The 18th Street Brewery empire continues to grow with a bigger push into food.

One of Northwest Indiana's largest and most acclaimed craft breweries is continuing to diversify and is getting into the barbecue business.

18th Street Brewery founder and brewer Drew Fox started home brewing more than a decade ago, and built his first brewery in a tack room he built behind his home.

After brewing out of Pipeworks and Spiteful in Chicago, Fox launched a successful crowdfunding campaign to open his first brewpub in Gary's Miller neighborhood, which RateBeer deemed the best new brewery in Indiana.

18th Street Brewery is now up for USA Today's Best Brewpub in America. It operates brewpubs in Hammond and Gary, an artisanal distillery in Hammond, and the spin-off Sour Note Brewing that specializes in sour beers.

Now 18th Street is pushing into barbecue.

In addition to its regular menu, the brewpub in Hammond has launched a Texas-style barbecue program that aims at diners at the brewpub and people just looking to grab quick take-out barbecue to bring home. 18th Street will add barbecue at its brewpub in Gary's Miller neighborhood later this year and plans to open a standalone barbecue restaurant in the Region next year.

"We weren't happy with the barbecue available in Hammond and Gary," Fox said. "We have a new chef with a background in barbecue so we made a small investment to add barbecue."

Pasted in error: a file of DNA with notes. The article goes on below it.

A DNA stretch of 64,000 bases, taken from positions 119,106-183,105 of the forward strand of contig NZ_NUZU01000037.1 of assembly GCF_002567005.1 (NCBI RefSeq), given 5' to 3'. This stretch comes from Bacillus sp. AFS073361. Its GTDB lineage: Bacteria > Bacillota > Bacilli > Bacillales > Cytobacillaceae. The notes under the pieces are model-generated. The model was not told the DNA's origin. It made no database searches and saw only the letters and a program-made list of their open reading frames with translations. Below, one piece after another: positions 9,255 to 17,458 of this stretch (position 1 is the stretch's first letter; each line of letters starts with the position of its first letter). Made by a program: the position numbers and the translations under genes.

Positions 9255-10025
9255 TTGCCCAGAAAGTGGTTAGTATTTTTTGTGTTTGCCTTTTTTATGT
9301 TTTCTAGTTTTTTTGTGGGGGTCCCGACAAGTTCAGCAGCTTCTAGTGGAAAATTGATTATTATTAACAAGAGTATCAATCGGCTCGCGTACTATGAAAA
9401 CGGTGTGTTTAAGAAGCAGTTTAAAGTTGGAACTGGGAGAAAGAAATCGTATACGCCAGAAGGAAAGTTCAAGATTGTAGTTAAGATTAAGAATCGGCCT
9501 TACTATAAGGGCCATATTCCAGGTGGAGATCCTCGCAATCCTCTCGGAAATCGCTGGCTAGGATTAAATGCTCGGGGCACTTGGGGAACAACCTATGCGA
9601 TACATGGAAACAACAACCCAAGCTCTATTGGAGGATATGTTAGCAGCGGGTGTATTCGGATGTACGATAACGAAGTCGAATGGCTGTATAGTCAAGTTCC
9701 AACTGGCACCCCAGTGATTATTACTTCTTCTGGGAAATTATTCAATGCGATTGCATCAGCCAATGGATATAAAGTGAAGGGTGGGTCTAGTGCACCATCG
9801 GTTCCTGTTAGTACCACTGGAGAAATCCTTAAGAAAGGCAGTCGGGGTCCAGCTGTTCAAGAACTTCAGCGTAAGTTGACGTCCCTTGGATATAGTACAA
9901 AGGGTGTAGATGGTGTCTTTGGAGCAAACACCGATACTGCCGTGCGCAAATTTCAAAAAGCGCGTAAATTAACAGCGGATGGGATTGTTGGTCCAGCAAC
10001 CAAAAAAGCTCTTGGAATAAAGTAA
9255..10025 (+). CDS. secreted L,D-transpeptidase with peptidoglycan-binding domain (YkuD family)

18th Street has installed two smokers at its Hammond location and will add a smoker later this year in Gary. The brewpub will smoke brisket for 13 to 16 hours, pulled pork for four to five hours, and wings for two to three hours.

"It's Texas style so it's not cooked with heavy rubs or barbecue sauce," Fox said. "It's just salt and pepper and we let the wood do the work."

Next year, 18th Street plans to open a separate standalone barbecue restaurant. It will be small with 10 to 12 seats and a focus on carryout. Fox said he has a location in mind but doesn't want to disclose it yet.

"It will definitely be in the Region," he said. "We want people to take the meat home and experience it. We'll do it low and slow."

Both the Hammond and Miller brewpubs will continue to offer their regular food menus in addition to barbecue, which will be sold until the day's supply runs out. 18th Street is making all the sides in house, including a barbecue sauce, macaroni and cheese, and collard greens.

"We've always catered to food lovers and there's no really good barbecue in Hammond," he said. "We have a skilled enough chef where this is something we wanted to try."


Business Reporter

Joseph S. Pete is a Lisagor Award-winning business reporter who covers steel, industry, unions, the ports, retail, banking and more. The Indiana University grad has been with The Times since 2013 and blogs about craft beer, culture and the military.